Celebrating the Colonel; building image campaign

Alyssa Stencavage, L&A&E Editor

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Do you know how old the Colonel is?
Sept. 4 marked five years to the date that the new, life-size mascot was introduced at Wilkes, and you better believe he had a birthday celebration of his own.
The mascot was unveiled on club day of 2008. Considering Wilkes never had an official, life-size mascot, this first official debut had quite an impact on the population at Wilkes.
So on Sept. 4 the cut out Colonel, wearing a Colonel birthday hat, enjoyed blue and yellow cupcakes and Colonel games with those who came to celebrate his big day.  Students had the opportunity join in a trivia about the Colonel, where they could enter to win a Student Government T-shirt, provided they answer the questions correctly. Other activities at the celebration included pin the hat on the Colonel as well as a photo booth.
The festivities in honor of the Colonel seemed to be enjoyed by everyone. Student Development Coordinator Melissa Howells said the cupcakes went fast and lots of people took part in the trivia, which resulted in five lucky winners. However, the photo booth wasn’t as big of a hit.
The Colonel Mascot was created by a Branding Agency called 160over90, initially as a way to get people talking about Wilkes. Howells said the intention was to bring in a new sense of school pride. When the mascot was first created, the idea was to welcome new students onto campus. Interestingly enough, the Colonel would be the one to make personal appearances at either the high schools or work places of students. When they walked out of class, he would be there to actually present them with their acceptance letters, and of course a bottle head. Howells said this showed the small community that Wilkes is and the sense of personal connection the university gives its students.
“The Colonel Mascot symbolizes Wilkes’ spirit and what it means to be Colonel,” Howells said.
The mascot started as a marketing idea and was an aspect of sporting events; then it became part of the Student Affairs umbrella. Not surprisingly, the Colonel embraces everything outside the classroom as well, and students and clubs use him for different things. The campus utilizes his appearance all around. He even makes appearances off campus.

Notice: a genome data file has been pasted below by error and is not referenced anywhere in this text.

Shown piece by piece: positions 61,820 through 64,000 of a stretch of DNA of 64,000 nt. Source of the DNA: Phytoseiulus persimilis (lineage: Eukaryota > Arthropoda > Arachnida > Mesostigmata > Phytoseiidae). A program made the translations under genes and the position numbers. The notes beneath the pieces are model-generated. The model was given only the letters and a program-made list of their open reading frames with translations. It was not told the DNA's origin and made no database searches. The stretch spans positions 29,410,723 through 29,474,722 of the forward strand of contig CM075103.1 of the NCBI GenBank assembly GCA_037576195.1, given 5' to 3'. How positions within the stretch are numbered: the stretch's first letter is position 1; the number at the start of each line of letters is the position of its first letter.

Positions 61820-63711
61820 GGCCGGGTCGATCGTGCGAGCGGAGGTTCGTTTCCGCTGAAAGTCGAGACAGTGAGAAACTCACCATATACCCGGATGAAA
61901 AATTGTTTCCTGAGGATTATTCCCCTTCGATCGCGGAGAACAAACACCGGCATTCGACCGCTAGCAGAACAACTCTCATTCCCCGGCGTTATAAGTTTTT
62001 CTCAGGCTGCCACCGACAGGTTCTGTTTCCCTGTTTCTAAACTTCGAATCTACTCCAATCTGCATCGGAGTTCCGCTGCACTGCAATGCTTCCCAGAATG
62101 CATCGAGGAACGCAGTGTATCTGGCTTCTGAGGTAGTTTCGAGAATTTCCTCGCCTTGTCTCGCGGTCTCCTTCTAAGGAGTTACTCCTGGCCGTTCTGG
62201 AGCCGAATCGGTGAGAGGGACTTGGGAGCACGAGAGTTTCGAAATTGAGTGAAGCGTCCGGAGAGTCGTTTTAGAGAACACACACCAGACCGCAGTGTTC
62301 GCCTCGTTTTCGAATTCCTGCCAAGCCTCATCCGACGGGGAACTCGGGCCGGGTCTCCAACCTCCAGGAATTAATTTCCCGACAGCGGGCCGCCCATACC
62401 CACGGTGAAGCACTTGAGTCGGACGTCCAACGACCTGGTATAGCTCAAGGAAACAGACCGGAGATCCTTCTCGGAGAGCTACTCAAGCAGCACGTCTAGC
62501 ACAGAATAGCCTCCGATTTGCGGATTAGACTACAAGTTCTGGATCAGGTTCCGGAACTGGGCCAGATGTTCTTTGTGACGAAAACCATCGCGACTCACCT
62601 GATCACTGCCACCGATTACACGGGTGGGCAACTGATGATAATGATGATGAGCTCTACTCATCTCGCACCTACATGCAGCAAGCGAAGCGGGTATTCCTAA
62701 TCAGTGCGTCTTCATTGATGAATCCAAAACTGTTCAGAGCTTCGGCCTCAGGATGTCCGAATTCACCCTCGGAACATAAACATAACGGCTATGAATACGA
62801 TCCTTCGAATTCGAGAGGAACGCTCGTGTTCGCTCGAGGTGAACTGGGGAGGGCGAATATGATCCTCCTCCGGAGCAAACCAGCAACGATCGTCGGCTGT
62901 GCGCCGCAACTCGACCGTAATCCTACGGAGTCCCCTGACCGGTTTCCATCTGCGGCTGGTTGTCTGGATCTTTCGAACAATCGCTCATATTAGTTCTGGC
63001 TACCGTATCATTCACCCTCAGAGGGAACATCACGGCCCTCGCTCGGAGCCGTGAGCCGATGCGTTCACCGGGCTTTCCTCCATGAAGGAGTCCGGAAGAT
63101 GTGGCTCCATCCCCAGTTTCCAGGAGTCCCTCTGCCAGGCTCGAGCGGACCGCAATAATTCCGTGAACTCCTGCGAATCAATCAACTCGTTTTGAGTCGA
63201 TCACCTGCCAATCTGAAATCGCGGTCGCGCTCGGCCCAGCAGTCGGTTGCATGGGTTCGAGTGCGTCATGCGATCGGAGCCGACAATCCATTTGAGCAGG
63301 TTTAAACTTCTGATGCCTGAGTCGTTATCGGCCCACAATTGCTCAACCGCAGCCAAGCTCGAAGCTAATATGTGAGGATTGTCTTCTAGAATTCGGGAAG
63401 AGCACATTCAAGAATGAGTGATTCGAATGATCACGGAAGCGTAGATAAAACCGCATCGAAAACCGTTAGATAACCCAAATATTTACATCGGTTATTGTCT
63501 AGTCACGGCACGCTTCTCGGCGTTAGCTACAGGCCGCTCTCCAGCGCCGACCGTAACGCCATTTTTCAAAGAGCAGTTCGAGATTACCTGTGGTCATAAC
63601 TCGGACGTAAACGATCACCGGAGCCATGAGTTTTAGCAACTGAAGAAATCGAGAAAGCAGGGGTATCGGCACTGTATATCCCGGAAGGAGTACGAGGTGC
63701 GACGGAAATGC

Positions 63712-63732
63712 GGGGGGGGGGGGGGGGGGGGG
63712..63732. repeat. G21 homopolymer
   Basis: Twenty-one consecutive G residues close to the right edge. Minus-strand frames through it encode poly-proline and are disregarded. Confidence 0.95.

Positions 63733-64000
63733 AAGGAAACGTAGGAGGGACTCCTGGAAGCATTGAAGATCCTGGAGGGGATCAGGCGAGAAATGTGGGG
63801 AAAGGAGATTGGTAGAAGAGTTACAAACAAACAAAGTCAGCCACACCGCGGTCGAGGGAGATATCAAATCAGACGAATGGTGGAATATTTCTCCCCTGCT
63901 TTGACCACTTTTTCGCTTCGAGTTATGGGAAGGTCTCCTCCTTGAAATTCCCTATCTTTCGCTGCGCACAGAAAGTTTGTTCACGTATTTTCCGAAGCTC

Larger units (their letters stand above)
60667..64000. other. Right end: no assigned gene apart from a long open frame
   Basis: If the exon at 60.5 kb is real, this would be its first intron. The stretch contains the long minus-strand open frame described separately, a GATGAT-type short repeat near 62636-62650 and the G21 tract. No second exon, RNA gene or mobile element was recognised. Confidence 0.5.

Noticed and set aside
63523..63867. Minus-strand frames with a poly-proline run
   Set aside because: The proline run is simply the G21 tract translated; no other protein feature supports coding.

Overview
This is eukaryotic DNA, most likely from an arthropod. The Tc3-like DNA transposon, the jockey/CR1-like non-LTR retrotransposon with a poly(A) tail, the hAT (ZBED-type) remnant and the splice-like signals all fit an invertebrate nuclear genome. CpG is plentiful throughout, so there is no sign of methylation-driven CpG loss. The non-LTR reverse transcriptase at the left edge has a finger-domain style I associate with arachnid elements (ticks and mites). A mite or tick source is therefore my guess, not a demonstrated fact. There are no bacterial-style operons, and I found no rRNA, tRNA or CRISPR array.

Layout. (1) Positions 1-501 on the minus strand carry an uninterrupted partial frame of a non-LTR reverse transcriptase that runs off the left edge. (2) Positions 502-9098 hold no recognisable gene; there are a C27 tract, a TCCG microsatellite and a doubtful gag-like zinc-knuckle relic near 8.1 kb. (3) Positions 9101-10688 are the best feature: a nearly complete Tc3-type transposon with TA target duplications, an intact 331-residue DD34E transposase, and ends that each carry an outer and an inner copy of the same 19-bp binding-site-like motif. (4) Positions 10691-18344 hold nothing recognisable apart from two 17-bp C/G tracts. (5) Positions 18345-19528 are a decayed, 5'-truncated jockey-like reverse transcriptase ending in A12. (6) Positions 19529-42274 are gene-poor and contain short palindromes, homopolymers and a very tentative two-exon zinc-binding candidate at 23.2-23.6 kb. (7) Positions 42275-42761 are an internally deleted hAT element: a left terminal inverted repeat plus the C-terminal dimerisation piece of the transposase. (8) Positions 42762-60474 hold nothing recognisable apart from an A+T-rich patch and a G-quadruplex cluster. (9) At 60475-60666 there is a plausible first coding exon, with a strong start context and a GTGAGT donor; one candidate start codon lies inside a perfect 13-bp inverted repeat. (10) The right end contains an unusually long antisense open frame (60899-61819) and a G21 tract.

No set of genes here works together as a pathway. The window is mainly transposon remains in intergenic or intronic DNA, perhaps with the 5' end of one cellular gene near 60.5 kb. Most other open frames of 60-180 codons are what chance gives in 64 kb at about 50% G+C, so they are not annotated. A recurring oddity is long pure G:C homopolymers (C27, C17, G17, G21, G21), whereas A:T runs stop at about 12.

“He represents Wilkes and the community as well,” Howells said.
Associate Vice President of Marketing Communications Jack Chielli said the idea was to foster school spirit.
“We are a university in the process of creating more school spirit and the Colonel helped to foster that desire to have more school spirit, and that’s a really good thing.”
Chielli adds that what it means to be Colonel is something that is very much valued at Wilkes.
“The whole idea of “be Colonel” has become part of the language,” Chielli said. “It means standing up for what’s right, being a good citizen and working in the community. It is ingrained in the university’s culture.”
Chielli also believes that the campus community and the external community have embraced that idea, and one can see the significance of the Colonel in the way that students have come up with phrases like “Blue Army Brigade.” Chielli said the Colonel idea has done all that it was intended to do.
“We have gotten so much value out of the idea, that it is beyond my expectations,” Chielli said. “The Colonel campaign exceeded all of my expectations.”
Students also express their ideas of what it takes to be Colonel.
One Colonel, whose identity is to remain anonymous, agrees that his presence and attitude matter.
“I think that the Colonel definitely provides a sense of unity for the students,” the Colonel said. “Everyone here at Wilkes is a Colonel, but I think it helps to have that embodied in mascot form at sporting events. As the Colonel I also get to attend many non-athletic events, my favorite of which is freshmen orientation. This is the first time many of these students are meeting me, and I have the opportunity to show them what it means to be Colonel before the semester even starts.”